James Moore: Sainsbury's has its work cut out if it's going to make banking taste better
Outlook Bank well for less. Is that going to be the slogan for the new Sainsbury's Bank? New Sainsbury's Bank, you say. But hasn't the show been on the road for 16 years? In fact, wasn't Sainsbury's the first supermarket to dip its toes in these waters?
Indeed it was. But since then dipping its toes in the water is all Sainsbury's has been doing. The price tells you that: the supermarket bought out Lloyds Banking Group from their joint venture for the princely sum of £248m, which amounts to tuppence ha'penny in banking terms.
Sainsbury's Bank was originally created as a joint venture with Bank of Scotland. It made a lot of sense for the two to partner up: BoS didn't have much business outside Scotland while Sainsbury's did, but didn't know much about banking.
The marriage made less sense after BoS merged with Halifax to form HBOS (now part of Lloyds), a business which had lots of customers south of the border, but which made no sense at all towards the end of its life.
Sainsbury's didn't make much sense either for a while in the noughties. Even when it started to turn around management had a fair few challenges to deal with, private-equity takeover bids for starters.
So perhaps it's no wonder that the financial services arm rather drifted. That could change, as a resurgent retailer eyes new horizons now that the core business is humming.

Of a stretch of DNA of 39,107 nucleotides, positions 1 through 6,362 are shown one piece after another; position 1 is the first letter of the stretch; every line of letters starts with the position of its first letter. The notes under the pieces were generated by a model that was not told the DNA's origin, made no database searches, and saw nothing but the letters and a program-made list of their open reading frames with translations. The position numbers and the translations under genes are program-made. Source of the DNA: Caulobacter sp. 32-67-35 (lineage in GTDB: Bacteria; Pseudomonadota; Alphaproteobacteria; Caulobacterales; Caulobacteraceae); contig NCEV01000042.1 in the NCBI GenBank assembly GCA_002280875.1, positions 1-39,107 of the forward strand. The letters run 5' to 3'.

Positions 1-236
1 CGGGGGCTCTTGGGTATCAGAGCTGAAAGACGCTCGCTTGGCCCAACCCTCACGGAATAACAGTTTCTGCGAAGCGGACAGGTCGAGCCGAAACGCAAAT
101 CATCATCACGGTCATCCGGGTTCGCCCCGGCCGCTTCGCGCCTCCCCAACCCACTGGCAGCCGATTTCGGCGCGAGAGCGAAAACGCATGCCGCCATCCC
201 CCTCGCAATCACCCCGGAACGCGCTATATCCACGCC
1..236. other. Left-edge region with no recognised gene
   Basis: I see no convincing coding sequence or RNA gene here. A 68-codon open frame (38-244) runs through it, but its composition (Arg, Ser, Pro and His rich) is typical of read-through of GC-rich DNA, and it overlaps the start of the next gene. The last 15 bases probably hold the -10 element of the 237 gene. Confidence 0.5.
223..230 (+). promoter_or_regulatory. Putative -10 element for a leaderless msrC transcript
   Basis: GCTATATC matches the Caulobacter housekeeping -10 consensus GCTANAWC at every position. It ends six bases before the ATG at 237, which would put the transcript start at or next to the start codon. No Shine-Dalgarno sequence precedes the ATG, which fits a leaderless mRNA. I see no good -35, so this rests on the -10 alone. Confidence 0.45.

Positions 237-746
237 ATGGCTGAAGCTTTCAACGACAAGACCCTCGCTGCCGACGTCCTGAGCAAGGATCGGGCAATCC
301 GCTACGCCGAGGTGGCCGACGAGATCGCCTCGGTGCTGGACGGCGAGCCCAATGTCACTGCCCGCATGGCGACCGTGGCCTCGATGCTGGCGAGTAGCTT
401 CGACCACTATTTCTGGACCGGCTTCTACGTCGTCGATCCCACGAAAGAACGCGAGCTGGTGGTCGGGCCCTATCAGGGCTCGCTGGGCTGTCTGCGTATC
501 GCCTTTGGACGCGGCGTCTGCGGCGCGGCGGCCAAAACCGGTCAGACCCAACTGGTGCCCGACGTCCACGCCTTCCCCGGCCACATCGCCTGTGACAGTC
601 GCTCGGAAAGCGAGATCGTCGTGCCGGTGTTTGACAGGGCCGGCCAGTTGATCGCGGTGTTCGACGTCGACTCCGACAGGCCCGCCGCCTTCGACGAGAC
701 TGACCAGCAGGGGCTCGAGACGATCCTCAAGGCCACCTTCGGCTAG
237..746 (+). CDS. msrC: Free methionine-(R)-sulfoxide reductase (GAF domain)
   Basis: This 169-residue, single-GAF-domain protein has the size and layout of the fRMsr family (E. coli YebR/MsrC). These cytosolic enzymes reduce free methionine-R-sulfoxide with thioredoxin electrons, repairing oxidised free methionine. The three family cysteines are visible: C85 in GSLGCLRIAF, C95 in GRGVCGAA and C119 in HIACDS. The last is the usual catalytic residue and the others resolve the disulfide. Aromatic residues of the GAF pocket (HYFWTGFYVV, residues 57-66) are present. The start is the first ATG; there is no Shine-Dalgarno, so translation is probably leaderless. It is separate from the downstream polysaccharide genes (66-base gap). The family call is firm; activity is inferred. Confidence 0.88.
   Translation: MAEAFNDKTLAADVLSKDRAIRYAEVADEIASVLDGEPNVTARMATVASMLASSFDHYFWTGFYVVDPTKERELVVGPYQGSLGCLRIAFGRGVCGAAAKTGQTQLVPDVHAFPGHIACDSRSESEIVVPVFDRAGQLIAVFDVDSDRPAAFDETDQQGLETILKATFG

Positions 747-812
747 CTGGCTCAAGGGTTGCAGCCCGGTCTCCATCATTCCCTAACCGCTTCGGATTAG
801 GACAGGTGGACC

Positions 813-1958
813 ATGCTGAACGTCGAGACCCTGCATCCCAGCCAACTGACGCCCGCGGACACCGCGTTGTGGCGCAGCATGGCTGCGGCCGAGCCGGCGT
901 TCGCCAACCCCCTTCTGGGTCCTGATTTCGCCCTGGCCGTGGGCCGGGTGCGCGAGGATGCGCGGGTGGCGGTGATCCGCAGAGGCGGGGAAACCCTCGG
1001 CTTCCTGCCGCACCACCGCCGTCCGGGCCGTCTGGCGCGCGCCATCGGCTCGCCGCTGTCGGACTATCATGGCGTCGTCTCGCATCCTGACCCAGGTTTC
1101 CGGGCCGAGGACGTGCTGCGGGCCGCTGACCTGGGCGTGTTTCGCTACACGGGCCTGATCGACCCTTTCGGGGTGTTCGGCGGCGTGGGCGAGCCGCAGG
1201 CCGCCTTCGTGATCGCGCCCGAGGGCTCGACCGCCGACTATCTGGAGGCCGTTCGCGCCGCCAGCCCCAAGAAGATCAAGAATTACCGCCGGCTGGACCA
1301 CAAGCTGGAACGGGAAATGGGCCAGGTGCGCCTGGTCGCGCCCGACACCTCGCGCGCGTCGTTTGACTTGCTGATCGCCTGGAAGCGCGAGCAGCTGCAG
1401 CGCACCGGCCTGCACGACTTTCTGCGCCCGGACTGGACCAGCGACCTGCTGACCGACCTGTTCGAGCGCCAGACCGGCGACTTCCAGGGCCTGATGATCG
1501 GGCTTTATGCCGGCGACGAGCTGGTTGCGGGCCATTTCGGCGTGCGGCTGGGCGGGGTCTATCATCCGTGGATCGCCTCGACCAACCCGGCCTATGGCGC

But can Sainsbury's make banking taste better? It remains to be seen.
Sainsbury's is good at customer service, something most banks struggle with. But it will need to show customer TLC is not inimical to banking if the business grows and hires lots of bankers to run it. And it will have to hire bankers: regulators want to have people with experience overseeing banks. Bankers aren't much good at banking, as we've learned to our cost, but retailers can sometimes be even worse. The man in at the helm when HBOS hit the rocks was a retailer: Andy Hornby. Like all retailers, he was good at selling things. But selling lots of loans can get you into lots of trouble if you haven't sold lots of people on depositing with you when the money markets dry up.
Justin King, pictured, has made Sainsbury's a force again, of that there is no doubt. But this is a new frontier he's opening up. Sainsbury's has work to do to get its bank even to the level of Tesco's equivalent, which offers a wider range of products and is now contemplating current accounts.
There is considerable goodwill behind him doing that: those regulators, and their political masters, are desperate for new entrants to reduce the dominance of the big four banks. While Sainsbury's bank is 16 years old, it almost counts as a new entrant if it plans to make a real go of it.
But while that goodwill is nice, for Sainsbury's Bank to succeed it needs the focus and commitment of its parent. Sainsbury's Bank needs the TLC if it's to generate fan mail.
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